One Great Story
The One Great Story: Historical Overview
Through 66 books and two Testaments, Bible tells One Great Story. It is the story of God's first making, then redeeming and restoring the world that he made; the story of God's rescuing, forgiving and restoring a relationship with us his creatures. Its central idea is the often repeated promise: "I will be your God and you will be my people" (e.g., Genesis 17:7-8; Leviticus 26:12; Jeremiah 31:33; Revelation 21:3).
We understand that story better when know where we are in the story. The following chart highlights twelve major periods of biblical history.
The story begins with God's Creation of the world. The Fall into sin in spoiled God's world and prompted his great restoration project, which is the One Great Story of the Bible.
When sin became rampant, God sent a Flood to destroy all but a handful of people.
The period of the Patriarchs began about 2100 B.C.1 God's promise to Abraham became the foundation of all that follows.
The period of the Conquest began about 1400 B.C.,1 preceded by 40 years of wandering in the wilderness between the Exodus and the Conquest.
The period of the Judges began some years after the Conquest (perhaps 25-30 years), immediately following the death of Joshua, the leader of the Conquest.
The period of the United Kingdom began about 1050 B.C.2 with each of the three kings, Saul, David, and Solomon ruling for about 40 years. [2 Sam 5:4; 1 Kgs 11:42]
The period of the Divided Kingdom began about 930 B.C. following the death of Solomon and consists of two smaller periods. Two kingdoms, Israel and Judah co-existed for about 200 years, until Assyria carried the northern kingdom of Israel into exile in 722 B.C. [2 Kgs 17] Judah alone remained for another 140 years, until conquered and carried into exile by Babylon in 586 B.C. [2 Kgs 25]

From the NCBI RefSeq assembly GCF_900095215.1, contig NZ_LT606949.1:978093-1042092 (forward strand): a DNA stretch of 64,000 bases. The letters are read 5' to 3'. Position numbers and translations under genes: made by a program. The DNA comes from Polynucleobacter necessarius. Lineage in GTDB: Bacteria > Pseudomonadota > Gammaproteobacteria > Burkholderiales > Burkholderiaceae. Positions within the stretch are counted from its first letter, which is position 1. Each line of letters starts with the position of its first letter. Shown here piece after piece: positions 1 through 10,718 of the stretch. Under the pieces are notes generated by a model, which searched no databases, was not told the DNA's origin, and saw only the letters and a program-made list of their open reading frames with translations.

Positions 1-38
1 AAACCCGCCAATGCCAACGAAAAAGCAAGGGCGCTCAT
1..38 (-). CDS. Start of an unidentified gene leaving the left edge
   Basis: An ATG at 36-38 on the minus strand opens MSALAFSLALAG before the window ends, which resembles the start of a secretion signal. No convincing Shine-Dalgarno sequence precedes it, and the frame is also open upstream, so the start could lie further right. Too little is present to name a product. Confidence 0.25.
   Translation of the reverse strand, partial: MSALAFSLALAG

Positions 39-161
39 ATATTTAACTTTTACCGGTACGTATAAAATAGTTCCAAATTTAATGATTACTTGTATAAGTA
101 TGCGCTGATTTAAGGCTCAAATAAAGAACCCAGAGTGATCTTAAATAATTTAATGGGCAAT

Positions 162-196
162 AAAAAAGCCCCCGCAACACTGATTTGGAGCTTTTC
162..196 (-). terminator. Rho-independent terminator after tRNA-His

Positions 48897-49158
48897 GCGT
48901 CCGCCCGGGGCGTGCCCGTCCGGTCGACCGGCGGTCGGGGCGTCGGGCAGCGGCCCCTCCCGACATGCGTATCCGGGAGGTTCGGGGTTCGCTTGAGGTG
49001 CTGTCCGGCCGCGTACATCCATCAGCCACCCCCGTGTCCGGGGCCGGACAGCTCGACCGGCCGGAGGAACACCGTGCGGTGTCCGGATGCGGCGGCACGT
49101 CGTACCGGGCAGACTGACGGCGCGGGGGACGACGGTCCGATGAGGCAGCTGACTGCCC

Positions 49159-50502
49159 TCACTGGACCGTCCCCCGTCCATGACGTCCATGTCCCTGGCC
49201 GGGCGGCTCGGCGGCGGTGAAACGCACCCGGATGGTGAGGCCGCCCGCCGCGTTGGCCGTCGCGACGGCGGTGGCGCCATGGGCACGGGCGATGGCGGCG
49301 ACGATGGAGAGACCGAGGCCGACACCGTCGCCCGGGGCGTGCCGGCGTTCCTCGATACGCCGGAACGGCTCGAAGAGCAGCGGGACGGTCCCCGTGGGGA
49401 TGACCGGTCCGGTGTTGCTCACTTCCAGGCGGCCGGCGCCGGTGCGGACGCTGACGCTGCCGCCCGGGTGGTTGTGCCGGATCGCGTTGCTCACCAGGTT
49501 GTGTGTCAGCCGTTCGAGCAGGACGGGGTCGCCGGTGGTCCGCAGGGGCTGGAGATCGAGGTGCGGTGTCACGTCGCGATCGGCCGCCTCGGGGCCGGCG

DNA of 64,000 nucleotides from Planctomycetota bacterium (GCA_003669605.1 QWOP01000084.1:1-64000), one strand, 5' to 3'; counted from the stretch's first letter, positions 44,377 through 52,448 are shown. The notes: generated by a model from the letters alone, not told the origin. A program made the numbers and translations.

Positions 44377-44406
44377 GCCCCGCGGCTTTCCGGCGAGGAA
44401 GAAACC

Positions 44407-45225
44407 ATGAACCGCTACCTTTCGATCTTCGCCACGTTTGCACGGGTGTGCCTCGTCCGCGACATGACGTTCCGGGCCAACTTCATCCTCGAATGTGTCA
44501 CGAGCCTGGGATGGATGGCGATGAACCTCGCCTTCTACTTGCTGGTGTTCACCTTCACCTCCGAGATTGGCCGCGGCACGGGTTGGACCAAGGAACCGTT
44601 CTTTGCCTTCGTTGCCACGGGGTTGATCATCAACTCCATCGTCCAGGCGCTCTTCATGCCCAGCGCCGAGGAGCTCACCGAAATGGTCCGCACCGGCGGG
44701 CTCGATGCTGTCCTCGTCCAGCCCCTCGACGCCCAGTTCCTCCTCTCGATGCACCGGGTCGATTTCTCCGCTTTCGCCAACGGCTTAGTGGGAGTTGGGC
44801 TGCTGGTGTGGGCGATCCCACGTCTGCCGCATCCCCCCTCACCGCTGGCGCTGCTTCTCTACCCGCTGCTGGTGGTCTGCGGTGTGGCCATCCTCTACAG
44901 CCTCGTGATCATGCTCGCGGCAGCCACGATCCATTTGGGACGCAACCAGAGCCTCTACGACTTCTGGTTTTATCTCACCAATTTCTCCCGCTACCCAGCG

The period of the Return (the post-exilic period) began about 538 B.C, with the decree of Cyrus, the king of Persia, permitting the people of Judah to return to their land [Ezra 1]. The seventy years of exile prophesied by Jeremiah appear to date from the first deportation of 605 B.C. [2 Kgs 24:1; Dan 1:1-2].
The Intertestamental period is, in one sense, not a period of biblical history, because the Bible does not tell us much about the period between Malachi (the last prophet) and Matthew's Gospel. (We learn a few things about this period from the books that appear in Roman Catholic Bibles but not Protestant Bibles--the books commonly called the Apocrypha or Deuterocanonical Books.)
The New Testament opens with story of Christ in the gospels.
The story continues as people from many backgrounds and nations believe the good news about Jesus and join the Church.
That is all of the story that has been written so far, but it is not the end of the story. The prophets of the Old Testament and the book of Revelation in the New give us hints about how the story will end and all that awaits us in the renewed world God will create for those who trust him.
To find out more about a workshop that will help you understand the One Great Story better, click here.
1 The traditional date of the exodus is based (in part) on 1 Kgs 6:1, which states that Solomon began building the temple 480 years after the Exodus. Since historians are able to date the beginning of Solomon's reign (970 B.C.) with some confidence, this would yield a date of about 1446 for the exodus. Many scholars, however, would date the exodus about 1260 B.C., based on their reading of Egyptian history and the archaeological evidence for the conquest of Canaan. Other scholars, with some warrant, have continued to defend the traditional date.
2 The length of the reign of Saul is disputed and there seem to be problems with the text of 1 Sam 13:1 (see also Acts 13:21). The date of 970 for the beginning of Solomon's reign seems to be well established. If Saul's reign is reduced in length, then the date for the beginning of the United Kingdom would be moved back by a corresponding amount.
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